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Knowledge-Based Intensity Modulated Radiotherapy (IMRT) Treatment Planning for Prostate Cancer

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D Dick

D Dick*, S Das, J Lo, Duke Univ Medical Center, Durham, NC

WE-G-BRCD-6 Wednesday 4:30:00 PM - 6:00:00 PM Room: Ballroom CD

Purpose: To verify that a knowledge-based approach to intensity modulated radiotherapy (IMRT) treatment planning can create clinically acceptable plans of higher or comparable dosimetric quality than prior clinically approved plans.

Methods: Each case in a database of 140 IMRT prostate plans treated to 54 - 74Gy (28-41 fractions) is used as a query case and is compared to the other 139 cases in the database (match cases) using a case-similarity algorithm. 2D beam's eye view (BEV) projections of the query and match cases anatomies (planning target volume (PTV), rectum, bladder, right and left femoral heads) at treatment gantry angles are captured. To quantify similarity between the query and match cases, mutual information (MI) values of the query vs. match BEVs are averaged over all treatment gantry angles. The BEV PTV projections of the best match case, identified by the highest average MI value, are deformed to the query's PTV BEVs. The deformation maps are applied to deform the match case's fluences to suit the query case and further tweaked by running 50-100 iterations (without manual intervention) of the Eclipse optimization engine with constraints directly imported from the match case.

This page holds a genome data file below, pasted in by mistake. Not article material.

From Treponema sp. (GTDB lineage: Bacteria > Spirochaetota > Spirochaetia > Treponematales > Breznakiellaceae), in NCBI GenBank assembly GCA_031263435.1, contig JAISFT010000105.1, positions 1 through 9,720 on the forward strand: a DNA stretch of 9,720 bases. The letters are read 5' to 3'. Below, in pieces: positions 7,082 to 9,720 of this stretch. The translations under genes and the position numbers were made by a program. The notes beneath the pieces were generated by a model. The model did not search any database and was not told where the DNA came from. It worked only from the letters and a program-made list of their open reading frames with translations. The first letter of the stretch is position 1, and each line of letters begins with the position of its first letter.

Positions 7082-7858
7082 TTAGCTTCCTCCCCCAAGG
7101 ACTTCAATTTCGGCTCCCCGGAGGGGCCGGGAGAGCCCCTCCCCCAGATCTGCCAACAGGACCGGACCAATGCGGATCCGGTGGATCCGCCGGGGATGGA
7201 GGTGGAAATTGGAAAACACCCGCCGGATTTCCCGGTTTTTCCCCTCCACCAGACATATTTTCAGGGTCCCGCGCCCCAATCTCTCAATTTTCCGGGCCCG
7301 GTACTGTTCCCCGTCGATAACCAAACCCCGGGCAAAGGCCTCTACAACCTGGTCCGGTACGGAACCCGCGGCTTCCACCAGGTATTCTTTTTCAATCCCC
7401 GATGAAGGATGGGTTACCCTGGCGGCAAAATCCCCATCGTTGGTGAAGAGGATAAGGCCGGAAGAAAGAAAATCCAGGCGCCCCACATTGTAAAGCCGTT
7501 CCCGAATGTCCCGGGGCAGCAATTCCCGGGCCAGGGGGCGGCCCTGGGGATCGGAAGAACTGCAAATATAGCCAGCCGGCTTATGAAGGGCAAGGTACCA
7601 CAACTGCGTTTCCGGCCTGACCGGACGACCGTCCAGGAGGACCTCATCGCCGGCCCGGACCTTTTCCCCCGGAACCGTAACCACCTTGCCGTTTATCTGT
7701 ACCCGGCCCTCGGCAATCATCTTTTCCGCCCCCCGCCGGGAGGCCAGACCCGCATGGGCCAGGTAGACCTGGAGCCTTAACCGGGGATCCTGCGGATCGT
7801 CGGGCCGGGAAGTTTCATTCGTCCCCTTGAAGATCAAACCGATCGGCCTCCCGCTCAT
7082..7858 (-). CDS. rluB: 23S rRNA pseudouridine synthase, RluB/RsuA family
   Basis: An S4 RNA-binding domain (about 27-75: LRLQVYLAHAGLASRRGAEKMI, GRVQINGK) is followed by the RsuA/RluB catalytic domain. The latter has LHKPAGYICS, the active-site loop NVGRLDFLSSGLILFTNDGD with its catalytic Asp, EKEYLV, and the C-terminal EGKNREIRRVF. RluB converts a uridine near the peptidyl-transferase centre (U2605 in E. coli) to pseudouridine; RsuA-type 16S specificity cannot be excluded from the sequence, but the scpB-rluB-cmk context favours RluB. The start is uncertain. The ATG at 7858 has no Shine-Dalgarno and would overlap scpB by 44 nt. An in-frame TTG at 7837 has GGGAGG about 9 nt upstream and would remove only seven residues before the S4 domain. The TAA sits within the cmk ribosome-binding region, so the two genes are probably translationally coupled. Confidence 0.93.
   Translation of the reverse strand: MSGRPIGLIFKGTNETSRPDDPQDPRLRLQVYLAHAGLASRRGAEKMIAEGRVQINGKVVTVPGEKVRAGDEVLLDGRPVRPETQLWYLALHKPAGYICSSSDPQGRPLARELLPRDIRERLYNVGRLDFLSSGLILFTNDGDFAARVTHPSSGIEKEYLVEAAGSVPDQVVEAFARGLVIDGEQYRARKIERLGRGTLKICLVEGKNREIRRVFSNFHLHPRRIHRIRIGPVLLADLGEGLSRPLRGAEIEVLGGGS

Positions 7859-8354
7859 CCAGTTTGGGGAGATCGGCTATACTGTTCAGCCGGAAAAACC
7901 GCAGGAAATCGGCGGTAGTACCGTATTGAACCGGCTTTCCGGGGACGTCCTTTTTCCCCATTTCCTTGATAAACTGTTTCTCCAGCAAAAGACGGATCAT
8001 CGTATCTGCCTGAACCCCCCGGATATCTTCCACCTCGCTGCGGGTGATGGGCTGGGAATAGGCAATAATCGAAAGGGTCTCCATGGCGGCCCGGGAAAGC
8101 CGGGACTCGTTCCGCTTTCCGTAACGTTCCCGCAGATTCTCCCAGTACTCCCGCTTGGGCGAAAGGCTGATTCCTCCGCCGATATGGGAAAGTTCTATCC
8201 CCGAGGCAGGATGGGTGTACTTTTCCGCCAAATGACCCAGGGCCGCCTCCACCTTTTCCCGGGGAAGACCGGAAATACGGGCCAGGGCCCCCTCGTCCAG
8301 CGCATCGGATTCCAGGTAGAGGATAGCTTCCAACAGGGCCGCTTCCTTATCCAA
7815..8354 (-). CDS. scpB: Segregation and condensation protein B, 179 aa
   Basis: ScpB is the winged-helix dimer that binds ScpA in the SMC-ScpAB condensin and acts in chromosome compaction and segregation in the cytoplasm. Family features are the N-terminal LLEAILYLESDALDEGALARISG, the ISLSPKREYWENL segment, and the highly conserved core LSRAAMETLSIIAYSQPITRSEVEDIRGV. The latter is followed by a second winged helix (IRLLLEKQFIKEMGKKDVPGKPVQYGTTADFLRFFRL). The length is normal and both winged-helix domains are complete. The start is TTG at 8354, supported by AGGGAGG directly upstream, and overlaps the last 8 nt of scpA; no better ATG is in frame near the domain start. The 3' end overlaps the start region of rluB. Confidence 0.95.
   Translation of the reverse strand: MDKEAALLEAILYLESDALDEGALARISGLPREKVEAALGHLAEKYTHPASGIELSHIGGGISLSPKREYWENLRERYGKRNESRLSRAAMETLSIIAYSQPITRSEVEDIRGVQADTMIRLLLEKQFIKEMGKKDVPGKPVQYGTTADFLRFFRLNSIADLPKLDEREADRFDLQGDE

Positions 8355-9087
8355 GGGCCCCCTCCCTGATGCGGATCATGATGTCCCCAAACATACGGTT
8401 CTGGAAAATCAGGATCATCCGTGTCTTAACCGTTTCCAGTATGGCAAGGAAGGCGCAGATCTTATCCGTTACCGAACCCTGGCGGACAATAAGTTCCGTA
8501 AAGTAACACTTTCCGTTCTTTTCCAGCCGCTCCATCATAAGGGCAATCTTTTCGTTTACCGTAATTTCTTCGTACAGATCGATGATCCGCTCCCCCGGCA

Results: Approximately 84.3% of the bladder and rectum dose constraints were achieved for the original plans whereas 86% were achieved for the post-optimized plans. On average, the rectum and bladder volume receiving 65Gy was smaller for the original plans than the post-optimized plans by (4.52±30.84) % and (3.44±33.55) % respectively. However, the rectum and bladder volume receiving 40Gy was smaller for the post optimized plans than the original plans by (1.53±24.66) % and (3.65±24.44) % respectively.

Conclusions: The knowledge-based approach produces treatment plans of greater or equivalent dosimetric quality to prior clinically approved plans. This work has the potential to semi-automatically provide high quality plans while dramatically reducing treatment planning time.


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